PRESS RELEASE – Myanmar: IHRC report charges Myanmar with genocide against Rohingya

From: Islamic Human Rights Commission

26 June 2018

PRESS RELEASE – Myanmar: IHRC report charges Myanmar with genocide against Rohingya

The government of Myanmar should be charged with genocide and crimes against humanity over its maltreatment of the Rohingya population according to a hard-hitting report published today by IHRC.

Based on first-hand accounts of the atrocities suffered by the Rohingya in and around 25 August 2017, the report presents a compelling case for bringing Myanmar officials before the International war Crimes Tribunal in the Hague.

IHRC conducted a field visit to Cox’s Bazaar in Bangladesh to record the experiences of some of the 700,000 refugees who have fled Myanmar to escape the government pogroms in and around late August 2017. In interviews with victims and eye-witnesses IHRC was able to gather evidence of the atrocities carried out by Myanmar against the Rohingya.

Of the 22 individuals interviewed by the IHRC, 19 said that they had relatives or knew people who had been either killed or seriously injured by the Myanmar military. One interviewee estimated the death toll in his own village at more than 400 people. Another interviewee mentioned his mother being burnt alive, while another mentioned her father being shot dead. Others reported people being killed in mine blasts or being beheaded by the military. Three of those interviewed stated that women in their villages had also been raped.

These accounts chime with evidence collected by other human rights organisations which detail widespread and unlawful killings as well as rape carried out by the Myanmar security forces, at times with the support of vigilante mobs in their execution of a scorched-earth campaign.

Myanmar is a signatory to the Genocide Convention whose signatories accept that genocide is an international crime. Under the convention Myanmar is bound to prevent and punish genocide. However it is clear that the state refuses to acknowledge that potential international crimes may have been committed, denying that atrocities have taken place and claiming that its actions against the Rohingya were taken to tackle terrorism.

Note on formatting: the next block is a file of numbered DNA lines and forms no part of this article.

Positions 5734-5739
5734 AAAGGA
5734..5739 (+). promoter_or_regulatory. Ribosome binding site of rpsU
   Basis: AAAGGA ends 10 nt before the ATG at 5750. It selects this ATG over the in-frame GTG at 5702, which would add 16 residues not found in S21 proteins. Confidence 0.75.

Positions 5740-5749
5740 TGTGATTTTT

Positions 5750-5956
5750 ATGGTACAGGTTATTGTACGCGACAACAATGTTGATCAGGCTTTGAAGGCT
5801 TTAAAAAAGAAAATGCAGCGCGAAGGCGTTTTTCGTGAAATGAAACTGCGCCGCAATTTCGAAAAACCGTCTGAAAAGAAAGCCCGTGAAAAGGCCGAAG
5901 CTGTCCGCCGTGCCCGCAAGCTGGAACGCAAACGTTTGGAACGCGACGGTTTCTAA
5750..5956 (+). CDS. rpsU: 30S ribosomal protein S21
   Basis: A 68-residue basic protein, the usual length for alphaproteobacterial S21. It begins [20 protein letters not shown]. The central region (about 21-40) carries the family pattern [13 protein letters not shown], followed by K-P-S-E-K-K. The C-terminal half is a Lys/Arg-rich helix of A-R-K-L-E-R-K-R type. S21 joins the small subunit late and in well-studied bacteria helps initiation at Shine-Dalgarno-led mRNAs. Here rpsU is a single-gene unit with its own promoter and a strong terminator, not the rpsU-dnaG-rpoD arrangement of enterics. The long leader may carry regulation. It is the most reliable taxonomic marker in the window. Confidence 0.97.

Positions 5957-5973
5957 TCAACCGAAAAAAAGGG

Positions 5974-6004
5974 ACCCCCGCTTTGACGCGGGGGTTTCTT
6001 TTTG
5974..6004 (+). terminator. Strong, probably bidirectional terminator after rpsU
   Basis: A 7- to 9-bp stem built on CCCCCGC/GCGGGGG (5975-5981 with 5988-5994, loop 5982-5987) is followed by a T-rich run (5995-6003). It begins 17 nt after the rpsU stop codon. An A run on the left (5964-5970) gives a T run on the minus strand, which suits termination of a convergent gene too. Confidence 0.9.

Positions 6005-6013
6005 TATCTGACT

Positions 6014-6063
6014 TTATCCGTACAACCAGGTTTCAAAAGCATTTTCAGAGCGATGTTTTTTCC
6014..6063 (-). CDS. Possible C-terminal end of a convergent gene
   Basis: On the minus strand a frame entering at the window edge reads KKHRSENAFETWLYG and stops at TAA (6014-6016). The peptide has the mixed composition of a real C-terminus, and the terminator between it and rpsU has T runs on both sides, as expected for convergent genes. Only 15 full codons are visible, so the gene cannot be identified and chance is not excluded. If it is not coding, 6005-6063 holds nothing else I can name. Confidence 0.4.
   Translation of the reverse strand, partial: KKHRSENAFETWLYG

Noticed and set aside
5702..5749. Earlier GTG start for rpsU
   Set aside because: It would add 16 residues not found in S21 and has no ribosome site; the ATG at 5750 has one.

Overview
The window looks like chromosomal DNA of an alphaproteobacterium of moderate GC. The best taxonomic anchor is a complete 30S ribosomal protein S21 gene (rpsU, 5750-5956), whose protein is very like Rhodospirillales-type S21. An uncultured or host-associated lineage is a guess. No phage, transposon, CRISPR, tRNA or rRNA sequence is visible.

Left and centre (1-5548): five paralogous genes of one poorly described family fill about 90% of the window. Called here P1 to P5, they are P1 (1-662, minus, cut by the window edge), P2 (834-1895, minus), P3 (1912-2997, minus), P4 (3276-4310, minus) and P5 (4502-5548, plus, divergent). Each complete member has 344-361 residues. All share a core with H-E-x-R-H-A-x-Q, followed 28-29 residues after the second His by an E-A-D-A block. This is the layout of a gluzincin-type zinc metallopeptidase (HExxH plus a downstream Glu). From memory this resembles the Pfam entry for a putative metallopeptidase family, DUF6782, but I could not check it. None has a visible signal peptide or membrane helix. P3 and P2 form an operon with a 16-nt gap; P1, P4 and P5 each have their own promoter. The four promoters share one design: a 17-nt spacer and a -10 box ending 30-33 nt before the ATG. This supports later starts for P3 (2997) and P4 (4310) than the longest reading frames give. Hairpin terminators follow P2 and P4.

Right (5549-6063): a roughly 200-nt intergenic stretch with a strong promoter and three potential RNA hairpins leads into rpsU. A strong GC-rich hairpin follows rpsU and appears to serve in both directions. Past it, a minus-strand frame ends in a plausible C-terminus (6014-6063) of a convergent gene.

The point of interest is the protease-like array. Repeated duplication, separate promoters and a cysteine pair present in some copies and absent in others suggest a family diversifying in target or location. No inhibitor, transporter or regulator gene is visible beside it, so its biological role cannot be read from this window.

This failure makes it imperative for the ICC to step in. The ICC is only mandated to investigate cases where the state in question is unwilling or incapable of doing so.

IHRC’s report finds that the three legal elements required to bring a prosecution under the charge of genocide are all present in the case of the Rohingya. Firstly they are a national, ethnic, racial or religious group. Secondly the acts committed by Myanmar against the Rohingya such as killing, forcible transfer, and preventing births constitute genocide. And thirdly that the actions of Myanmar demonstrate a clear intent to destroy in part or in whole the Rohingya minority.

IHRC’s report will add to the growing body of evidence against Myanmar over its treatment of the Rohingya. ASEAN Parliamentarians for Human Rights (APHR), citing data from the Bangladeshi government, reported in March that as many as 47,000 parents may have been killed during the Myanmar government’s orgy of violence last summer. Human rights groups have uncovered evidence of many massacres and mass killings stretching back to 2016 as well.

We welcome the ICC decision last week to give authorities in Myanmar until July 27 to respond to a request for the ICC to exercise jurisdiction over the alleged crimes. Although the court has no jurisdiction in Myanmar since it is not a member state of the international tribunal, it argues that the crossing of hundreds of thousands of Rohingya into neighbouring Bangladesh, which is a party, means the tribunal could seek powers of jurisdiction nonetheless.

Nearly 700,000 Rohingya have fled Myanmar to Bangladesh since August 2017 and the UN Commissioner for Human Rights has called the Rohingya crisis “a textbook example of ethnic cleansing”.

IHRC’s report recommends that the UN Security Council refer Myanmar’s actions against the Rohingya on and around 25 August 2017 to the ICC Prosecutor in accordance with Article 13(2) of the Rome Statute since it is evident that Myanmar is unwilling and unable to investigate the crimes itself.

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Notes to editors:

The full report can be read here

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IHRC is an NGO in Special Consultative Status with the Economic and Social Council of the United Nations.

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